Free is awesome! The openness to use the resource as you choose is even better. So, why isn’t every educator on board with creating and adopting OER?  

This question has plagued OER advocates for decades. As laid out in 2002 by UNESCO in an early OER roadmap, the goal has always been free and open access to educational resources for diverse communities of learning, and provisions for adaptation and use via technology. However, reviews of OER practices and use across learning contexts reveal significant barriers to achieving that goal (Blankstein, 2022; Seaman & Seaman, 2022, 2022; Wiley et al., 2014), including the following:

  • Discovery: Free and open educational resources are now abundant on the internet. Unfortunately, this abundance can make it harder for educators to find relevant resources for their target learner audience, learning context, and subject matter. 
  • Quality: Anyone can create OER, and it is challenging for educators to evaluate which free and open resources are credible and of high quality.
  • Remix: As noted above, the creator’s license and technology choices can significantly hamper a user’s ability to reuse the resource for different purposes, contexts, and audiences. 
  • Localization: Free and open resources are typically designed for a particular learner audience and context and often don’t work for diverse audiences.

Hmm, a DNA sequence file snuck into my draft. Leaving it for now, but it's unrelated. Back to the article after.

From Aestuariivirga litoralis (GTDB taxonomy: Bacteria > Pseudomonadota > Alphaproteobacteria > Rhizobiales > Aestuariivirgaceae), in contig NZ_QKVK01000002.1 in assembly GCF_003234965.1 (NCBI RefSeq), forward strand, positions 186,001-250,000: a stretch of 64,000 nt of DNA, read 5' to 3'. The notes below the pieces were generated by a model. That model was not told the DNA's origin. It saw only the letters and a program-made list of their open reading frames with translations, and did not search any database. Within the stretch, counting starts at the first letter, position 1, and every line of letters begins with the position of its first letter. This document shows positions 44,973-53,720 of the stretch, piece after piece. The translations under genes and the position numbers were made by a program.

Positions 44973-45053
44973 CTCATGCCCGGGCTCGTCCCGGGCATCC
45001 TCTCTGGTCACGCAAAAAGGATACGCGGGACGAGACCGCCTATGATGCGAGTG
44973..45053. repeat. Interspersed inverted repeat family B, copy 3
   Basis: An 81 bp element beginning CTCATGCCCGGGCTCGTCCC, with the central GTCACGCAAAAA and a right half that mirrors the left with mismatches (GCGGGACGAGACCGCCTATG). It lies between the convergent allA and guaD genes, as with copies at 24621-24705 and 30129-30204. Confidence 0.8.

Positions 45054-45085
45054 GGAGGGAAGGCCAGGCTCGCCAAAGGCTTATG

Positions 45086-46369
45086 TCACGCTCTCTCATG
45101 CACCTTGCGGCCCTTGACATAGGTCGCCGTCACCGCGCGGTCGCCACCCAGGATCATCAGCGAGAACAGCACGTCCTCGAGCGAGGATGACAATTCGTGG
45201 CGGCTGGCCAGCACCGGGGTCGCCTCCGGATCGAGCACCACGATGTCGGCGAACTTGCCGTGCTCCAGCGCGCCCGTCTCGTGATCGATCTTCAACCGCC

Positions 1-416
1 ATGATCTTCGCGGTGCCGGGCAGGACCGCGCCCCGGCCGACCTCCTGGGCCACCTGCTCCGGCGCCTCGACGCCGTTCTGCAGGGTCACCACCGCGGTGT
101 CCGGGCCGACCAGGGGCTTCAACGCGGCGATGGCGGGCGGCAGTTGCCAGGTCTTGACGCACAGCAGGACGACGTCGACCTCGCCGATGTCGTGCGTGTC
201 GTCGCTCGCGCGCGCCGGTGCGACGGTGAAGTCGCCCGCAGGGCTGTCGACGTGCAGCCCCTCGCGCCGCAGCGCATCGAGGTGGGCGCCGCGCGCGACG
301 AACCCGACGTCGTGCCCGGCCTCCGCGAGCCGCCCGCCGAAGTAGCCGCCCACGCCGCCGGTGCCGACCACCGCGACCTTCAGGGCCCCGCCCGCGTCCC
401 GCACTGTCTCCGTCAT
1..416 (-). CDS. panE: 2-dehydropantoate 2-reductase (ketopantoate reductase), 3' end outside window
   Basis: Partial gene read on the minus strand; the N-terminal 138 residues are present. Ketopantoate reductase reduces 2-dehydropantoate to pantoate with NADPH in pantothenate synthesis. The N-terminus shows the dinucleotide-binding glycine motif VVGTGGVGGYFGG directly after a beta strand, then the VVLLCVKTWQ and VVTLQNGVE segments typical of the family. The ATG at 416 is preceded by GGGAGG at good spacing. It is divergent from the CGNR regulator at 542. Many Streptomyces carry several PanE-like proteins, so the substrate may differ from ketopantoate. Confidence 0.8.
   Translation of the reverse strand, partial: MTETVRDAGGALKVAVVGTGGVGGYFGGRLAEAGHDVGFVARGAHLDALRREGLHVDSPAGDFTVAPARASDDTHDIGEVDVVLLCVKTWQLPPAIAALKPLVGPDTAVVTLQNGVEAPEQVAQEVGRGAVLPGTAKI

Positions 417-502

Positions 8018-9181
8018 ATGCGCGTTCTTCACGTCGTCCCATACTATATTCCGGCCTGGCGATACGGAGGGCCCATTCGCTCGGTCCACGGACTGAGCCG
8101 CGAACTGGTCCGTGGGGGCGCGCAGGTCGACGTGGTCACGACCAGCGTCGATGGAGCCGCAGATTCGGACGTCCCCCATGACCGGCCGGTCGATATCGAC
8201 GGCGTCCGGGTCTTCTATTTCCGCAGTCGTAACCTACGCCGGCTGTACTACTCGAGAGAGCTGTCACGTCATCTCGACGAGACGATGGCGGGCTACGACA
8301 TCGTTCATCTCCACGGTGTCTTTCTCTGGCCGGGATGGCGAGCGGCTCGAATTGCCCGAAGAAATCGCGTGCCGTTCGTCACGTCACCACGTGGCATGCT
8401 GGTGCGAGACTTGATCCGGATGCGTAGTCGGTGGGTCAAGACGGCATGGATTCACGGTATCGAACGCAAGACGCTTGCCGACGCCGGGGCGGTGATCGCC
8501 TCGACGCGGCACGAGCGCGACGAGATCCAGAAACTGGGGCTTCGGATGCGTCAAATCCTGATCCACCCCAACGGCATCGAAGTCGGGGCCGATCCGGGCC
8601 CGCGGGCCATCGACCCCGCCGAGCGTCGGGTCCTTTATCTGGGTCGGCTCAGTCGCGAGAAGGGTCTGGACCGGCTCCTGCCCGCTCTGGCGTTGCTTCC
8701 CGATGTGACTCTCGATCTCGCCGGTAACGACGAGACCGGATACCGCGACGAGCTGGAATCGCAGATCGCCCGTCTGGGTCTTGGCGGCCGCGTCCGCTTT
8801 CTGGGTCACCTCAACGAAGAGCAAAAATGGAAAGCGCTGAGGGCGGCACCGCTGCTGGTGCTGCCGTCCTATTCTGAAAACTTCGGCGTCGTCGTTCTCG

• Educator Incentives, Preferences, and Knowledge: While educators in some settings may be encouraged to adopt OER, rarely are they paid or otherwise rewarded for their efforts to curate, adapt, or create OER.  Others don’t know how to effectively and efficiently integrate them into their teaching practice.
  • Sustainability: A practical implication of OER creation and use is the need for places to store and share resources. Unfortunately, maintaining repositories of free resources for others to find and use is NOT free. While government and philanthropic organizations have long funded projects to create OER platforms, self-sustaining funding of these efforts remains a significant challenge.  

We are committed to tackling these challenges within our TSTM-SkillBlox ETMS experiences just as we have in our prior Maker Spaces where we developed OER in several content areas (e.g., ESOL, math, digital literacy). We consistently engage 30-40 teachers in each ETMS and we’re fortunate to have repeat attendees! Our current ETMS efforts will support adult educators who wish to integrate TSTM skills into the instruction of highly relevant subject areas (e.g., health literacy, financial literacy, civics education) for which instructional resources are greatly needed. Keep an eye out for the OER our Makers are curating and creating, which will be available to the field some time in 2023.


Blankstein, M. (2022). Ithaka S+R US Faculty Survey 2021. Ithaka S+R. 

Newman, A., Rosbash, T., & Sarkisian, L. (2015). Learning for life: The opportunity for technology to transform adult education. Tyton Partners.

Seaman, J. E., & Seaman, J. (2022). Turning point for digital curricula: Educational resources in U.S. higher education, 2022. In Bay View Analytics. Bay View Analytics. 

Wiley, D., Bliss, T. J., & McEwen, M. (2014). Open educational resources: A review of the literature. In J. M. Spector, M. D. Merrill, J. Elen, & M. J. Bishop (Eds.), Handbook of Research on Educational Communications and Technology (pp. 781–789). Springer. 

Leave a Reply

Your email address will not be published. Required fields are marked *

Fill out this field
Fill out this field
Please enter a valid email address.

Related News